3) America’s frontier mixed various ethnicities into new physical communities. Assimilation is favored by physical mixing. The many immigrants that disappeared into America’s frontier lands were assimilated within a single generation in most cases, because the children of immigrant and native-born grew up together as a single community. By contrast, those immigrants that remained in ethnic ghettoes in large coastal cities assimilated much more slowly.
Neither Europe nor modern America has such a force favoring rapid juxtaposition of newcomer and native-born. There are no more frontiers. America, however, has such a vibrant pattern of land redevelopment and internal migration that considerable involuntary mixing is still encouraged.
In light of this observation, the practice in France (and elsewhere) of building huge subsidized housing projects for the concentrated settlement of immigrants in distinct enclaves thus seems very unwise, if assimilation is the eventual goal.
4) English as a lingua franca, then and now. Both factors 3 and 4, above, encouraged people to not merely learn English quickly but also to forget the old language in only a generation or two, thus removing a major source of self-segregation. America’s assimilation has been a one-way street, in part, for this reason. The preservation of the ancestral language encourages self-segregation based on shared ancestry. Today, in all countries, Satellite TV in every language imaginable and easy travel back to an immigrant’s home country slows this process. Also, in the case of Europe’s Arab immigrants, there is a strong religious tie to the ancestral language, further encouraging linguistic identity to be preserved.
On the other hand, the proliferation of English overseas, via television and movies, probably accelerates integration of some immigrants to the US, Britain, Australia, and Canada, who arrive already knowing English and some customs.
5) America was not really so diverse as we now remember. Until the mid-20th Century, immigration to America occurred from a very restricted pool of nations. For all our celebration of the great melting pot, America was mostly melting European peoples in that pot. These peoples shared a great deal of cultural inheritance before ever setting foot in America. The gaps we formerly needed to bridge were thus relatively small. Religious differences consisted primarily of differences in various Christian sects. As much as it sometimes hurts to say it, a Frenchman and an American have most things in common, as do most other European nationalities.
It is only recently that the West has begun experimenting with mixing peoples from opposite sides of the Earth, with basic cultural incompatibilities and little shared experience. It can be done, especially where two geographically distant cultures have evolved convergent beliefs. But it can also present problems on a scale that no nation has had much experience in resolving.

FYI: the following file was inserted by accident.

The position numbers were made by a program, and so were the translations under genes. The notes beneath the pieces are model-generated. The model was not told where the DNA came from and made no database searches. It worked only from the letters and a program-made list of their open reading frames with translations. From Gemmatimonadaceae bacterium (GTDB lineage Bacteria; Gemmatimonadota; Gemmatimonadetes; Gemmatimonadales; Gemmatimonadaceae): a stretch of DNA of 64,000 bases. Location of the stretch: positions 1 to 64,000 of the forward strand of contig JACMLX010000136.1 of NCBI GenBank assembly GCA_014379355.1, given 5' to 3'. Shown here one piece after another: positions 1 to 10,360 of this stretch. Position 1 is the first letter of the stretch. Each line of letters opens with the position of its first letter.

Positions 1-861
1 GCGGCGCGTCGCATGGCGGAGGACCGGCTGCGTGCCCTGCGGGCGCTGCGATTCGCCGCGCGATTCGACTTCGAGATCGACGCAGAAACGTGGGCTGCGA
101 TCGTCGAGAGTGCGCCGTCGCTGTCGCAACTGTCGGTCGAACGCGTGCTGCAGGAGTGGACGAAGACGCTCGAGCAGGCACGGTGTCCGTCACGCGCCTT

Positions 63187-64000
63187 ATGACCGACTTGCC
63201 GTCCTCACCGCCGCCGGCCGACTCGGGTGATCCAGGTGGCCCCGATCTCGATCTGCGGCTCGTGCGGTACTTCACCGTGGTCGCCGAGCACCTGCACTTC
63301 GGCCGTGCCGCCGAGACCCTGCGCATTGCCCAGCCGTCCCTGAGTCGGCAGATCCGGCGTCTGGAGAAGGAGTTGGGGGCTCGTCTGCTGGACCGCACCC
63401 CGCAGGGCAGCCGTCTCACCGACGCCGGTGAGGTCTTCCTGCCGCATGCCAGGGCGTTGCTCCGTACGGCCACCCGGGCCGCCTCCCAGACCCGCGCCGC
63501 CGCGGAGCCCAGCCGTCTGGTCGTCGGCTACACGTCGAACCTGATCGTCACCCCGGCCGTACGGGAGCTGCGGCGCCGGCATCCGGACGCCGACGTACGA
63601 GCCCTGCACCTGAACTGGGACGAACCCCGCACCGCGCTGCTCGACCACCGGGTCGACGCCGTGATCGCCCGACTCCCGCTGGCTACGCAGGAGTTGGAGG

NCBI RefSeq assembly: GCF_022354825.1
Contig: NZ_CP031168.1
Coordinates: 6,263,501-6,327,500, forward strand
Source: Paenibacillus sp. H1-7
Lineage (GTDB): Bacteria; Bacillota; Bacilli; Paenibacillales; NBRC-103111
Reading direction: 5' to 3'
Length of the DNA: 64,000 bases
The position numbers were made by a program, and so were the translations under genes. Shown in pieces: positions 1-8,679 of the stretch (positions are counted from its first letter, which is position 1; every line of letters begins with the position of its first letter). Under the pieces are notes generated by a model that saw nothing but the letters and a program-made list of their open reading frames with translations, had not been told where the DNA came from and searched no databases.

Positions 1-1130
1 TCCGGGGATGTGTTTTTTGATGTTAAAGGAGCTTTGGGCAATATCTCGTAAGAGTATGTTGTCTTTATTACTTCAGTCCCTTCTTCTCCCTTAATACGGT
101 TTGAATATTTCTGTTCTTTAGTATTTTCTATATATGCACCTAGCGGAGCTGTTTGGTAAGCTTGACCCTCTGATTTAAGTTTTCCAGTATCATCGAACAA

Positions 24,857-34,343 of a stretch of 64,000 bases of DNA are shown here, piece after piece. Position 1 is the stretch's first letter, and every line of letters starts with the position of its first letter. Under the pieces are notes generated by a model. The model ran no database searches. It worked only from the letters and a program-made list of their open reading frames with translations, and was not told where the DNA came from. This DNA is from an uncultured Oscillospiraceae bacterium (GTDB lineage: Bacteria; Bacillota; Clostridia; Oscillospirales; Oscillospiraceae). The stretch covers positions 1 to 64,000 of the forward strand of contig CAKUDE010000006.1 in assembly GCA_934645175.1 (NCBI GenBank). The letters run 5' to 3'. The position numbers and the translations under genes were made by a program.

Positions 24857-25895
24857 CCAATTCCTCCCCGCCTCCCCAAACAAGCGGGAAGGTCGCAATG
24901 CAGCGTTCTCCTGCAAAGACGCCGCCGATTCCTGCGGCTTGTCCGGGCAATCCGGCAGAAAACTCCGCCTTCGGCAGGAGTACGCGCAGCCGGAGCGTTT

A consequence of the fact that most American immigrant groups were drawn from the same single continent is that they were not capable of being identified as “foreign” stock after being assimilated linguistically. Forced cultural segregation was, therefore, usually not practical. The one major exception to this rule—the easy physical identification of people of African descent in the country—facilitated segregation by the predominant culture. In Europe, most descendants of immigrants are readily identifiable racially, encouraging both self-segregation and forced (though not legal) segregation via social exclusion.
6) The (now defunct) emphasis on individualism and limited government in American culture discouraged ethnic identity and political identity from merging. Ethnicity has always played a strong role in America’s political life. But the spoils nature of modern welfare states and the rise of identity politics has made ethnic identity and political self-interest intimately linked as never before. Democracy can easily degenerate into a demographic team sport in which collective effort is rewarded, encouraging ethnic balkanization and discouraging assimilation.
These factors demonstrate that America’s ability to assimilate millions of immigrants over two centuries was not a result of sweeping government assimilation policies and projects. Neither was it a magical result of some pro-assimilation impurity in our drinking water. It occurred for specific, if often fortuitous, reasons. Study of these reasons can allow a society to encourage cultural assimilation and unity, if it so chooses. But because some of the reasons are politically uncomfortable to discuss, I believe they will continue to be ignored.
If you want to admit and assimilate large numbers of immigrants into your country, it can be done. Begin by choosing an immigrant pool as much like your existing culture as feasible. Do not admit too many immigrants from a single source. Disperse the immigrants into the general population—avoid ghettoes. Encourage a single language. And remind newcomers that admission into your country is a gift, not a right, and the gift carries with it certain obligations born of gratitude.
I can think of no European country that is following this proven formula for immigrant assimilation. But they should not feel bad, because the United States seems ot have abandoned it as well.